UAS: A lot of buzz, but still working on the take off
No matter what industry you are in right now, you've probably heard the hype around UAS and what that could mean in terms of productivity, savings, and real-time analytics. The possibilities that UAS acquired data offer are incredibly exciting, whether it's no longer needing to charter a helicopter for corridor mapping, being able to tell a farmer in real time where his crops are struggling, or quickly deploying thermal cameras for search and rescue operations.
For more than a year or so now, the buzz has been building. But in reality, things have been slow to get off the ground. This is in large part due to the FAA’s restrictions in this space that limit Commercial/Government operators. The good news is the FAA is learning and adapting and as it gets more information it is starting to make it easier on UAS section 333 exemption holders.
(Hyperspectral Imager from AIBOTIX)
As the FAA continues to make progress in accessing the situation, there was a promising announcement made on March 29th:
After a comprehensive risk analysis, the Federal Aviation Administration (FAA) has raised the unmanned aircraft (UAS)“blanket” altitude authorization for Section 333 exemption holders and government aircraft operators to 400 feet. Previously, the agency had put in place a nationwide Certificate of Waiver or Authorization (COA) for such flights up to 200 feet. The new COA policy allows small unmanned aircraft—operated as other than model aircraft (i.e. commercial use)—to fly up to 400 feet anywhere in the country except restricted airspace and other areas, such as major cities, where the agency prohibits UAS operations. “This is another milestone in our effort to change the traditional speed of government,” said FAA Administrator Michael Huerta. “Expanding the authorized airspace for these operations means government and industry can carry out unmanned aircraft missions more quickly and with less red tape.”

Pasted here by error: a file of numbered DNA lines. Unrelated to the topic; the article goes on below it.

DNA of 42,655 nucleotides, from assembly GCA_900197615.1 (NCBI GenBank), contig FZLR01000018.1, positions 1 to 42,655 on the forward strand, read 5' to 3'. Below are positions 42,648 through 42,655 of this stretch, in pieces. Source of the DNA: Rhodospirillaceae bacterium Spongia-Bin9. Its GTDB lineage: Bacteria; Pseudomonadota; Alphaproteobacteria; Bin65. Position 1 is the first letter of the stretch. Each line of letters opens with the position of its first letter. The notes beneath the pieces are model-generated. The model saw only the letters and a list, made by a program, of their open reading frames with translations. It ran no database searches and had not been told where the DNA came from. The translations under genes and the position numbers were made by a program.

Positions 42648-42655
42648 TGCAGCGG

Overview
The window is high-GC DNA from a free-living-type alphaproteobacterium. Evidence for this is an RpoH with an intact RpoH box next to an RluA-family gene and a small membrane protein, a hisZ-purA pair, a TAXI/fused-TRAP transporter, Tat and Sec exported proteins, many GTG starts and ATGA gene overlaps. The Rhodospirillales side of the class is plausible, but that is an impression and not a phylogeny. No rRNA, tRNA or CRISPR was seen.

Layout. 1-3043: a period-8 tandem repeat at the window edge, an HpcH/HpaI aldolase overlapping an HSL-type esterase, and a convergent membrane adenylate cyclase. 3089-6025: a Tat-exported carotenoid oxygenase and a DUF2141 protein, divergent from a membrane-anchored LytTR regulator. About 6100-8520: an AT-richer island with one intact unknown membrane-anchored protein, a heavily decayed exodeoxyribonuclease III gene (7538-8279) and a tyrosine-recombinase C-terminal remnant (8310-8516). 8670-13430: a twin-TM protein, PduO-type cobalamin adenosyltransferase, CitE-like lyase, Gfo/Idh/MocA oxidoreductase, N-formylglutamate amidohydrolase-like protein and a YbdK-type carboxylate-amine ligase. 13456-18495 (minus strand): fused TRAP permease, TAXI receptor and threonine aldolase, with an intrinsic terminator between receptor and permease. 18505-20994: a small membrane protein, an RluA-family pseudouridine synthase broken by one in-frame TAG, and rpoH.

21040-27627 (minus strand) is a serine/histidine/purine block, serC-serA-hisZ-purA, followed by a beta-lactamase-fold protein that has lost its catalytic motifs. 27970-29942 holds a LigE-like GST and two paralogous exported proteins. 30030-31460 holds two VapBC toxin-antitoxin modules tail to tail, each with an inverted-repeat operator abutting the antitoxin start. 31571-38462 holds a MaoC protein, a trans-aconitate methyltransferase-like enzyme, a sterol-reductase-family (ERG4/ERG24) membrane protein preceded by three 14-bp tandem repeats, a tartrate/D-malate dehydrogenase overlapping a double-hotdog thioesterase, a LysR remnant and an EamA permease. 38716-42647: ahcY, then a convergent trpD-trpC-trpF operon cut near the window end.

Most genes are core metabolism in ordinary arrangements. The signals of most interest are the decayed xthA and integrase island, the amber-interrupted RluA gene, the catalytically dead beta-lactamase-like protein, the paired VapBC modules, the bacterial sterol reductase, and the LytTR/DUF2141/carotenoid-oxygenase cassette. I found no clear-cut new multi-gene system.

While 400 feet might not sound significant, what the FAA did was actually double the flight ceiling height. This means that UAS operators can potentially capture twice the data they could previously. That's a big deal! For a large area of interest, flying a UAS at the 200 feet ceiling might not have made sense because it would have been too time-intensive to cover the full area, especially when a lot of UAS have limited flight times. As the FAA restrictions continue to loosen on commercial UAS operators, 2016 could very well be the year we start to see more UAS projects taking off. It will be exciting to see how this type of data collection transforms our industry.